Then you free up your skilful finance people to add value and drive that strategic or business partnership more than the traditional stuff. 

Peter Hind: 

Regarding your areas, strategy, how do you see finance people contributing to a business’s strategy and strategic direction? 

Ali Mehfooz: 

The majority of my finance area is a financial control area. We are those traditional guardians of data and or producers of that data.  

I aim to make my life easier by passing it on to our finance business partners or ensuring that the CFO’s getting has got everything it needs there and that they don’t have to go back and get stuck with the past.  

We provide them with a good report for their future decisions. 

Peter Hind: 

What you’re saying is streamlining the business. 

Ali Mehfooz: 

Exactly. 

Peter Hind: 

That sums up. Now, you have spoken before about data. Another theme of this conference is empowering decision-making with data. Finance people, who have been dealing with data since time immemorial?  Where does the new versions of data, the new data, well, how does it empower you more than it might have in the past? 

Ali Mehfooz: 

With new data, we also have to think that there are many regulations around in the financial industry that we work in. 

There is a lot of data that already exists in different public domains and non-public domains. It’s getting the power of that. We’ve got ideas around crypto. 

Using cryptos or regulatory reporting, we’ve explored some of the ideas where we’ve got 400 funds there, and we need to collect specific data from those funds.”  

We’re managing hundreds of shopping malls and offices. How do we get all that data in a place that we can use them quite well?  

We’ve got a massive data market in AMP Capital, and our next target is how do we get better use of that?  

That market’s got all our firm information, all our client information, all for different things that, it’s a dump of all data there. Now we’re building tools to see what’s the whole, and we can get an even better outcome from them.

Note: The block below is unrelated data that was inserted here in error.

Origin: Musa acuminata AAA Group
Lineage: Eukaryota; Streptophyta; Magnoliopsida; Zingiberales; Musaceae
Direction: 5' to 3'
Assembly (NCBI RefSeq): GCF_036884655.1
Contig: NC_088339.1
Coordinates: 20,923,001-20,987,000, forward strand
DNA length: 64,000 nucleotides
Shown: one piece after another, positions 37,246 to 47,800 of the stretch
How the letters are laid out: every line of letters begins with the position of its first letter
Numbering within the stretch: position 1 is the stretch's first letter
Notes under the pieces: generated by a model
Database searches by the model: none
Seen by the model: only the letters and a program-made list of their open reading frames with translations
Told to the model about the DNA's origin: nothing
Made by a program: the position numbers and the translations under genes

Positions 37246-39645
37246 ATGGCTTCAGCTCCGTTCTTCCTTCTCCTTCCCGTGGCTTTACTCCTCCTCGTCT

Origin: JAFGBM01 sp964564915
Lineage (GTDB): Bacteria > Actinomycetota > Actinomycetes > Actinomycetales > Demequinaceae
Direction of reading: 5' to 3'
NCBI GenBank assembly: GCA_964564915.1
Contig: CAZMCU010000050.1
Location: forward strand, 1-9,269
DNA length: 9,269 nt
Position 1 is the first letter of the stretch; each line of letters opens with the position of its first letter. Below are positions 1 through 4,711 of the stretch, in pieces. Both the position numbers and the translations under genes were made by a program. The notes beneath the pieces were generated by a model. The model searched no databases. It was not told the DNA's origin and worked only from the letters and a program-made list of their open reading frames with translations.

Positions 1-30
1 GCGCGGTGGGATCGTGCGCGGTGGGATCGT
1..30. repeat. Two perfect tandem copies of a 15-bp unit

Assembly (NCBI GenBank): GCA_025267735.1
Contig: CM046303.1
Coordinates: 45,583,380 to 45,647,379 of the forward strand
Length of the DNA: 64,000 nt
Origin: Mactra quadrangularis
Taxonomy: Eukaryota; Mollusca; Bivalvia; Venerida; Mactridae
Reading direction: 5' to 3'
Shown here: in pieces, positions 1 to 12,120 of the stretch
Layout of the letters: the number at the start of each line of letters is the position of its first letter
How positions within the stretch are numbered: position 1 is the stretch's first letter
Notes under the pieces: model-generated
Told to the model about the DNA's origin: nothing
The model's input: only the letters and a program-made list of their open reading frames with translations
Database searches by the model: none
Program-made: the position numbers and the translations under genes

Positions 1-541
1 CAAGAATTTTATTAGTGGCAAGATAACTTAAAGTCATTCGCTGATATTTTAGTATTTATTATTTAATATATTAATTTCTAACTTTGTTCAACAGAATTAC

Peter Hind: 

You’re pulling that data together and getting deeper and richer perspectives on what tells you of that data. 

Ali Mehfooz: 

Exactly, and not only the finance, reporting perspective. It’s to help the business grow as well. Is to give them direction on the data we’re getting here.  

For a business like ours, we are very diversified in terms of the investments we make.  

We’ve got infrastructure equity, we’ve got infrastructure debt, we put real estates, and in real estate, we got shopping centres, office and industrial, and all of these different investments that we’ve got.  

How do we use learning from this area to help the other areas make those decisions? 

Peter Hind: 

I got you, and another aspect of the conference is around metrics, how you observe and measure how you’re going as an organisation. What metrics are you deploying? 

Ali Mehfooz: 

Do you mean reporting metrics? 

The future of any organisation will be depend on how quickly they’re able to adopt metrics reporting, how you can remove the boundaries between different teams, and get them to work with different areas.”

A leader from one area can lead multiple areas, and those people are part of their organisation. It’s moving around that.  

We do have a lot of that. I’ve got international teams reporting to me, and they’ve got local reporting lines as well.  

It’s really for them to be part of this finance function and be aware of strategies working through and being part of their business.  

These people add value from both sides, they bring insights to us from their businesses, and they then help those businesses understand where finance is coming from. 

Peter Hind: 

Almost like a North Star that you can follow up. 

Ali Mehfooz: 

Exactly.